OTC alumnus Nanchang Lamde’s fascination with motion pictures began at an early age. Once his daily chores were complete, Nanchang would run barefoot along the dusty roads of his small village in Nigeria to his neighbors’ house. Standing on his tiptoes, he would peer into the window to catch a glimpse of their television set.
Today, Nanchang is studying film at Missouri State University – a reality he only dared dream as a boy. Unlike most children growing up in Nigeria, Nanchang’s formal education ended at the age of 12. As an adult, he immigrated to the U.S. to earn both his high school equivalency certificate and associate degree from OTC. He credits much of his success to the college and the instructors who encouraged him along the way.
“My father died when I was very young and my mother could only afford to send me to primary (elementary) school,” Nanchang explained. “After that, any higher education or the career in film that I desired existed only in my dreams.”
As a young adult, Nanchang became involved in an organization called Youth with a Mission. He says the group of missionaries helped open his eyes to the educational opportunities that existed beyond Nigeria. He also happened to fall in love with an American missionary named Elizabeth. In 2015, the couple moved to Springfield, Missouri where they were married. After the wedding, Nanchang began to pursue his dreams of higher education and a career in media production.
“Upon my arrival to the U.S., I was surprised to learn I could earn my high school equivalency certificate for free at OTC,” he said. “I took classes and studied for six months and I was able to pass the HiSET exam on my first attempt. All of a sudden, what seemed impossible became possible.”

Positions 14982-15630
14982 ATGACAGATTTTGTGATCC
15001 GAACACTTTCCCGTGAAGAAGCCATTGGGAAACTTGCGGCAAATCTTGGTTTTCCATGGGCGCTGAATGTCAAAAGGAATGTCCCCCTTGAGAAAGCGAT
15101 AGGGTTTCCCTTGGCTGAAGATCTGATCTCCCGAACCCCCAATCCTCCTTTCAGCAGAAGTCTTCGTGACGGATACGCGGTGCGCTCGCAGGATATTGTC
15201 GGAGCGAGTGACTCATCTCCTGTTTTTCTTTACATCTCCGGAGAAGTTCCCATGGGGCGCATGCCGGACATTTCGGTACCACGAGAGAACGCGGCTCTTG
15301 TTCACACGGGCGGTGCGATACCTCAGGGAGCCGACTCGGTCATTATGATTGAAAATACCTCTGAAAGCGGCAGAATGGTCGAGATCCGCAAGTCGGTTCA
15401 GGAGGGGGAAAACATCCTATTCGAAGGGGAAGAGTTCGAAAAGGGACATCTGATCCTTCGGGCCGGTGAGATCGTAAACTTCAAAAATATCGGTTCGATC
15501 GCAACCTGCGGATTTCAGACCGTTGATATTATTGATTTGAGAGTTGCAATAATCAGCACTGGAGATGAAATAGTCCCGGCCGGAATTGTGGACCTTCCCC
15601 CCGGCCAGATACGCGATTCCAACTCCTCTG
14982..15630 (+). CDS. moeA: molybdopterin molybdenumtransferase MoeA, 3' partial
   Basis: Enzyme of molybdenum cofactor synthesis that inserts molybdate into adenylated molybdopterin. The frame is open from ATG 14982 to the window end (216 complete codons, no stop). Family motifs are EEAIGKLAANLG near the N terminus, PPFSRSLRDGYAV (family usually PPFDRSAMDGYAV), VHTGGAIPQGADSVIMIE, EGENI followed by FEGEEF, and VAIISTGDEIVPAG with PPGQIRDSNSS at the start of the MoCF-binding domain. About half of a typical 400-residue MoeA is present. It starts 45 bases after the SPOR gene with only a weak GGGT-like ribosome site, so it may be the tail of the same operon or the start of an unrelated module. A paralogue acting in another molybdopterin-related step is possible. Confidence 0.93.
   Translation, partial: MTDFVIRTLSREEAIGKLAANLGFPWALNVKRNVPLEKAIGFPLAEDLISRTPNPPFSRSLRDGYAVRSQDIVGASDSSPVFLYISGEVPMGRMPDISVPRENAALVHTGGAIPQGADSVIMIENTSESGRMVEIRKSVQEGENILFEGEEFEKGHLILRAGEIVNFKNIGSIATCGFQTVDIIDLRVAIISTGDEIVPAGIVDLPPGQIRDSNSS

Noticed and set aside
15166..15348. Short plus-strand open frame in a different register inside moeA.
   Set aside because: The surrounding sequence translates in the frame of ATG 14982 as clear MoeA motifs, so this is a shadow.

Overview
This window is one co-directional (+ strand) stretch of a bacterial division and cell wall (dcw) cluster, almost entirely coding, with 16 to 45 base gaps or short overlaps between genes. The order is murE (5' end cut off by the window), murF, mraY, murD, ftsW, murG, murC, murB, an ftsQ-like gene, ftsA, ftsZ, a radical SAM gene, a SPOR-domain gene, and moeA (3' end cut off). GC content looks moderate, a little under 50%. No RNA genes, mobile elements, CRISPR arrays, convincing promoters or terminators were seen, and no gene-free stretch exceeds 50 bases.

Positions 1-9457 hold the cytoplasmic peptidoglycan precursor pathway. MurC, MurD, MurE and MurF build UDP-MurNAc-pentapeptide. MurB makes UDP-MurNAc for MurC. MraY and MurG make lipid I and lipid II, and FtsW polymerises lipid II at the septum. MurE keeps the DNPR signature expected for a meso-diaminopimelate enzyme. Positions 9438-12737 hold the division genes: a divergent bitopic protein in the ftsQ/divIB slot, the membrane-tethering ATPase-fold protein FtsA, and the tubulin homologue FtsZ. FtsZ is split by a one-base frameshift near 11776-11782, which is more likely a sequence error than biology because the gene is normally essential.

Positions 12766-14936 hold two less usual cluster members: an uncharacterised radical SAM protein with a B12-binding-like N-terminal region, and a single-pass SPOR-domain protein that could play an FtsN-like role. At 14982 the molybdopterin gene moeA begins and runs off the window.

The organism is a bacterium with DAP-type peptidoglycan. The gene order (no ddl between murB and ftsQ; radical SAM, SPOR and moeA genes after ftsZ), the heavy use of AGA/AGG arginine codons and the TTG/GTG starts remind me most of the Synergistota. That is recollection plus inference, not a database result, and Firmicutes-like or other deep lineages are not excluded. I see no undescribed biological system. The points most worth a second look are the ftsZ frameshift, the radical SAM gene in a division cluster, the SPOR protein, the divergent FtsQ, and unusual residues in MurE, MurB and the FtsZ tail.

As an international college student, Nanchang faced academic and cultural challenges on top of the typical difficulties students face. Much of his knowledge was self-taught, and he lacked the academic foundation most of his peers took for granted.
“College courses typically build upon concepts and theories that students learned in high school,” Nanchang said. “But for me, I was learning a lot of this stuff for the first time. It was very overwhelming at first,” he admitted.
But with the support and encouragement of his instructors, Nanchang persevered. He graduated from OTC in 2018 and transferred to Missouri State University to pursue a bachelor’s degree in digital film and television production. Nanchang said he was drawn to Missouri State’s program due to the emphasis it placed on storytelling.
“I was raised in a storytelling culture – every evening after dinner, we would sit around a fire and my grandparents would tell stories about their childhood or the history of Nigeria. Their stories always had a moral purpose, with an emphasis on change and redemption,” he said.
Nanchang also said this emphasis on morality was also prevalent in the Nigerian films he watched as a boy.
“Many of the antagonists were smokers. As young kids, we found smoking to be very unappealing, and we avoided cigarettes because we didn’t want to be seen as the bad guy,” he said with a laugh.
Nanchang will earn his bachelor’s degree from Missouri State in 2020. But he’s not stopping there. He plans to pursue his Master of Fine Arts in Film and Media Production from the University of Texas at Austin. Once he graduates, Nanchang hopes to create movies that become catalysts for change.
“When a story enters your heart, you are more likely to be impacted in a lasting way and contribute to positive change,” he said. “I believe that this kind of storytelling can have a big impact on society, just as my grandparents’ stories helped to shape my character and outlook on life.”
Wherever Nanchang’s career takes him, he already has a great story to tell.